The S&P 500 (Standard & Poor’s 500) is a market capitalization-weighted index that represents the general level of strength of the U.S. economy and is used as a leading indicator for business cycles. It is also known as the SPX or just S&P. This article will touch on strategies and tips for how to trade the S&P 500.
Why trade the S&P 500?
Whether you are a short-term or long-term trader, trading the S&P 500 gives you a diversified exposure to the U.S. market.
Other reasons to trade the S&P 500 include:
- Clear technical chart patterns which give you distinct entry and exit signals.
- Tight spreads generally offer inexpensive costs to enter and exit a trade.
- The S&P is widely covered by analysts who conduct comprehensive technical and fundamental analysis.
- The SPX trades almost 24/5 allowing you more flexibility.
How to Trade S&P 500: The Importance of a Strategy
A strategy is of utmost importance when it comes to SPX trading. Professional traders have a set of guidelines and principles that they follow to be successful.
The importance of a trading strategy:
- An effective trading strategy helps to discount market noise, enabling traders to focus in on their entry and exit signals.
- A strategy provides traders with predetermined levels of entry, exit and trade size. Professional traders know what they are risking and what they could gain before entering a trade.
- Strategies tame your emotions. They allow you to be more structured with your trading with regards to leverage, risk management and realistic entry and exit points.
S&P 500 Trading Hours
The S&P trades almost 24/5. Professional traders like to trade the S&P 500 during its main market hours because it is more liquid, and they can get tighter spreads. The main market is between 9:30am and 4:00pm eastern time.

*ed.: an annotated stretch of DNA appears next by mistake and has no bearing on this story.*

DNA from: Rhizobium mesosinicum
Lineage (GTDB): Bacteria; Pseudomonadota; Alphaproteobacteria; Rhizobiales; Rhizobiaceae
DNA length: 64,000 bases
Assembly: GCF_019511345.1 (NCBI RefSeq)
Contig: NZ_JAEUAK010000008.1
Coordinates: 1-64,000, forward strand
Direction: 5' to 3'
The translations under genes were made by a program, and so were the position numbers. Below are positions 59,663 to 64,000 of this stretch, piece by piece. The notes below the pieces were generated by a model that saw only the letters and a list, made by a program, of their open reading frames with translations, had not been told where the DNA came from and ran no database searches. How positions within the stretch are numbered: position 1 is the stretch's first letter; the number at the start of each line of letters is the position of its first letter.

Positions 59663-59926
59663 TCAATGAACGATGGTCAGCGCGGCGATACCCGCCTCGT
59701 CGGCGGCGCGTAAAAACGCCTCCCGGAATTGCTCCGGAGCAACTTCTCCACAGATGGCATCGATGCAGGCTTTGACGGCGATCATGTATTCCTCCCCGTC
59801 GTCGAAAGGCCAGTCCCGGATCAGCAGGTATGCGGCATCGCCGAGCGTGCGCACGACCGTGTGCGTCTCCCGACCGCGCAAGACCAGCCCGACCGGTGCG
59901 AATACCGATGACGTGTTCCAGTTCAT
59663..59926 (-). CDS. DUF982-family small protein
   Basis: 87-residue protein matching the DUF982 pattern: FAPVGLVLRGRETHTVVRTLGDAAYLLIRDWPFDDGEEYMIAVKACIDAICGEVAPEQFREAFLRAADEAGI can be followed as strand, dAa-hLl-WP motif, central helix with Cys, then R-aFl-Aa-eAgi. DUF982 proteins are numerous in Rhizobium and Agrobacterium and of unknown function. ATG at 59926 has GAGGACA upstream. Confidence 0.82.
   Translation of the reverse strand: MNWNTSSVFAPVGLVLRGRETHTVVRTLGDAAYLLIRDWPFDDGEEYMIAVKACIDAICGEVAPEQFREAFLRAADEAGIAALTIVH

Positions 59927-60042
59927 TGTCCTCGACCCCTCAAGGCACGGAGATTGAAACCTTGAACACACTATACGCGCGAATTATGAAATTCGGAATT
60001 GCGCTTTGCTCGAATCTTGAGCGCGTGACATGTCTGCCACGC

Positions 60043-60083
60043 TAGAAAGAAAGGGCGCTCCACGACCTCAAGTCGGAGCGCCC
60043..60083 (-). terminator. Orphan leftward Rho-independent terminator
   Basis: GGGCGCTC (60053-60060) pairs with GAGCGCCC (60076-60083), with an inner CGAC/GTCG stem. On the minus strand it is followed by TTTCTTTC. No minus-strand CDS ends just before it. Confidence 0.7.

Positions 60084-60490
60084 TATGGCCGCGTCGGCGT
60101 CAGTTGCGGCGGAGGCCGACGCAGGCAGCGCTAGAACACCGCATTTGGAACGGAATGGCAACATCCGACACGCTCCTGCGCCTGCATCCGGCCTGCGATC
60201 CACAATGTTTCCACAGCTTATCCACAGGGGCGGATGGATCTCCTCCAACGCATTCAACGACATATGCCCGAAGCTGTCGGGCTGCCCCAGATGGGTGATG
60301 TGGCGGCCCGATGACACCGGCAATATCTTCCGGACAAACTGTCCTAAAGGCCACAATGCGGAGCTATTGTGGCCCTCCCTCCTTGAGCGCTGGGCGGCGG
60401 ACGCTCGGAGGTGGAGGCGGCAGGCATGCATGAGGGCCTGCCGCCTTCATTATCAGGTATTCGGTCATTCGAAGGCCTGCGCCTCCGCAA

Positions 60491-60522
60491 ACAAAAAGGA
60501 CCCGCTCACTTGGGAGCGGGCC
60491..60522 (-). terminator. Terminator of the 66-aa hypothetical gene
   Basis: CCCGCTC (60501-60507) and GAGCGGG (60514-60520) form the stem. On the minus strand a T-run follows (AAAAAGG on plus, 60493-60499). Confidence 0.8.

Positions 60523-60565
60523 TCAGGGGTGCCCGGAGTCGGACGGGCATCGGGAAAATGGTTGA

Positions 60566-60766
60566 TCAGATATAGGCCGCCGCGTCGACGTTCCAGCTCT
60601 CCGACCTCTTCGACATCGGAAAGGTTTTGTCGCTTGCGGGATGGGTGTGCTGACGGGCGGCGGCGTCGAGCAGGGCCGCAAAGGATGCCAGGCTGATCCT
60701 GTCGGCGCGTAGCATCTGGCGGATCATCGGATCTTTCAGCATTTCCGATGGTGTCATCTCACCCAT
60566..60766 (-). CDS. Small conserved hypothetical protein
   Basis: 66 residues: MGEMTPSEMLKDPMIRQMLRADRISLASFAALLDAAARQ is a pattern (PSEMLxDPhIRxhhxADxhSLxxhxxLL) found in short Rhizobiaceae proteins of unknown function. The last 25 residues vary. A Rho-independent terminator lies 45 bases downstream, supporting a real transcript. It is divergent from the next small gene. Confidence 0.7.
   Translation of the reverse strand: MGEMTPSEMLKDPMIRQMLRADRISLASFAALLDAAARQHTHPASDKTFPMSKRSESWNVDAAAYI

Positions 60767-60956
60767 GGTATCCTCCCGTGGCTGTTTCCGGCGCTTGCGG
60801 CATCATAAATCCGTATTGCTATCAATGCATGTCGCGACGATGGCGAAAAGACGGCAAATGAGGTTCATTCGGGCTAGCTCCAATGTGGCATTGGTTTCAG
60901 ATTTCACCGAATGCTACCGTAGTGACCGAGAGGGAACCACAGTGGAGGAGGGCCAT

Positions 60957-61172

A possible next step to trading the S&P 500 index would be to formulate a strategy based on fundamental analysis, technical analysis, or a combination of both.
Using Fundamental and Technical Analysis to Trade S&P 500
Traders generally use either fundamentals like economic data (which you can find on an economic calendar) or technical indicators. Read our guide to combining technical and fundamental analysis for expert insight.
Fundamentals behind the S&P 500
General economic data can move the S&P, as can employment, CPI, interest rates, and GDP. This data can signal whether the Federal Reserve Bank must increase the interest rate to combat inflation due to an overheating economy. These higher interest rates lead to higher yields on government bonds which cause investors to move from equities to bonds for the higher return and for the decreased risk on their capital.
The move from equities to bonds could cause a decrease in the price of the S&P due to the increased selling pressure. It is important to consider these fundamentals when formulating your strategy because the underlying trend is based on the general well-being of the U.S. economy. The DailyFX economic calendar displays the economic events from the US economy.
SPX trading using technical indicators
An S&P 500 trading strategy could use a combination of price action, oscillators, support and resistance levels, trend channels, Ichimoku, moving averages and triangle price patterns to name a few. The graph below shows the S&P futures with support and resistance levels and a trend channel. These are just a few of the many indicators you can use in your strategy.